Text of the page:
In other words, I did a good job with my research.

Perhaps every time I have to research the unfamiliar, I’ll worry about how those in the business will respond to what I write, but for this one novel, I got an A+.

1. Look like your author shot

“When you show up looking nothing like you did when you were 25, your fans will consider you a sellout.”

Forget about 25. At 54, I’m having trouble looking like I did when I was 50. Besides, my photographer, God bless him, puts me in the best light, brings out the best expressions, uses the best filters–and airbrushes me into a better looking Linda Yezak than real life can allow.

I have a concentration crease running between my eyes that Greg touches with his airbrush to keep from looking like the ravine it is. In candid shots of me, it’s the first thing I notice and it bugs me. I look mean. Angry. If it wasn’t for the fact I’m spending all my money promoting my book, I’d spend it on a plastic surgeon to get rid of it. And that’s just one of the differences folks will notice when they meet me.

Does this mean I’m going to let Greg do a natural shot of me? Heck, no! Every now and then, I love living the fantasy that I’m as pretty as his magic makes me appear.

About Linda W. Yezak

Author/Freelance Editor/Speaker (writing and editing topics).
This entry was posted in Personal, Promotion/Publicity/Marketing, Writing and tagged , , . Bookmark the permalink.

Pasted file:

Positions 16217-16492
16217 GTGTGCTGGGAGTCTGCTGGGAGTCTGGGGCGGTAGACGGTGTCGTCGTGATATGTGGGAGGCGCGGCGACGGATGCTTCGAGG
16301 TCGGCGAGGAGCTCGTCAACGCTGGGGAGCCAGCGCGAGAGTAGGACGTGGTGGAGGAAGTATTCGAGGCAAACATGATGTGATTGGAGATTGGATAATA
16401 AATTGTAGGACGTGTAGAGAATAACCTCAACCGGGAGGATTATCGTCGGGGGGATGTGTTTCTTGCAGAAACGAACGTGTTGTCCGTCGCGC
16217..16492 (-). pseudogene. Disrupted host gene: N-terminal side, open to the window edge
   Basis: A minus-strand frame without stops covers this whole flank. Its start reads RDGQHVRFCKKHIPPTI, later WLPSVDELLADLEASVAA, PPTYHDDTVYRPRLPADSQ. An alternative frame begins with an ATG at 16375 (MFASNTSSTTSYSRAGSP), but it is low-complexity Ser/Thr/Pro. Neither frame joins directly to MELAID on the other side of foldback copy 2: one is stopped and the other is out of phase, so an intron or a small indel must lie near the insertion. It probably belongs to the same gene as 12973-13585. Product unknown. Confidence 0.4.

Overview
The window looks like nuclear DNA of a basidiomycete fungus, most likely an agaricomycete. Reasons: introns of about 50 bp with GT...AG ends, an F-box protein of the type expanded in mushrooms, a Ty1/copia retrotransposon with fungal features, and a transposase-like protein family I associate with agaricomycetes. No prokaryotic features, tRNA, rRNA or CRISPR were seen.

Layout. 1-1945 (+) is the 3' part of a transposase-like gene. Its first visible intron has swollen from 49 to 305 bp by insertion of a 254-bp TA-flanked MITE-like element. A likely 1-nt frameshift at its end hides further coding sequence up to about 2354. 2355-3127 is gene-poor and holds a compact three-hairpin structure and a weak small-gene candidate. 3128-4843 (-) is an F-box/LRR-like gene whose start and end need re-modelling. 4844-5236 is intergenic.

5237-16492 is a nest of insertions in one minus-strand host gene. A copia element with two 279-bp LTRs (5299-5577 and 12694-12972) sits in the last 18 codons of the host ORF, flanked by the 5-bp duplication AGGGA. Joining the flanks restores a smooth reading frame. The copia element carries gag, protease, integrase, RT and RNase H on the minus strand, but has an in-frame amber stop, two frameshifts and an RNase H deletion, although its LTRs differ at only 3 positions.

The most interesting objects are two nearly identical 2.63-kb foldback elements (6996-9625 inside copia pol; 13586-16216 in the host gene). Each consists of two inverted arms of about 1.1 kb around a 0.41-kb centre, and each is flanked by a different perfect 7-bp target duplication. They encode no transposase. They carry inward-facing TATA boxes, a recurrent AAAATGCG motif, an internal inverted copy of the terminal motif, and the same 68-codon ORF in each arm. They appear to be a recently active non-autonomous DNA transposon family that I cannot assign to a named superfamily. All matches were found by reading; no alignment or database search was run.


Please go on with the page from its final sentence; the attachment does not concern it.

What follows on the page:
8 Responses to Stay True to Yourself in Publishing

  1. I’m chuckling about # 1. My husband has an entire photography studio upstairs but do I suggest he retake my publicity photo? Not until I lose back those last 20 pounds. Then again if I lose those pounds, I’ll actually LOOK like my publicity photo and won’t need a new one.


    • Linda Yezak says:

      I swore I’d never have another picture taken until I lost some weight, but now I’m having candid shots taken at different places and I have no choice. Grabbing their cameras and deleting the pictures isn’t an option. Darn it.


  2. K.M. Weiland says:

    This is great! I loved WD’s Top 10 issue, and this is a hilarious spin. When you figure out how to get a no-call chocolate drip, lemme know!


    • Linda Yezak says:

      If someone ever figures out how to make a *good* fat-free, calorie-free chocolate, I’ll be first in line, credit card in hand!


  3. I am with you on the photo. Everyone has a super great cover photo. No one looks exactly like the pro photos in real life, not even the movie stars, but yes we should at least look our age, darn it. Loved the post. Great advice and tips, as always, Linda.


  4. Nikole Hahn says:

    Actually, having a day job and family make it challenging to write (not counting blogging either), but it helps spur me forward to FINISH. šŸ™‚ I have a problem writing when I have too much time on my hands. I like the intensity of writing under pressure. I prefer deadlines. I am learning discipline.


    • Linda Yezak says:

      Nikki–I agree about the deadlines. And self-imposed deadlines don’t work for me. My boss is too easy when the deadline flies by.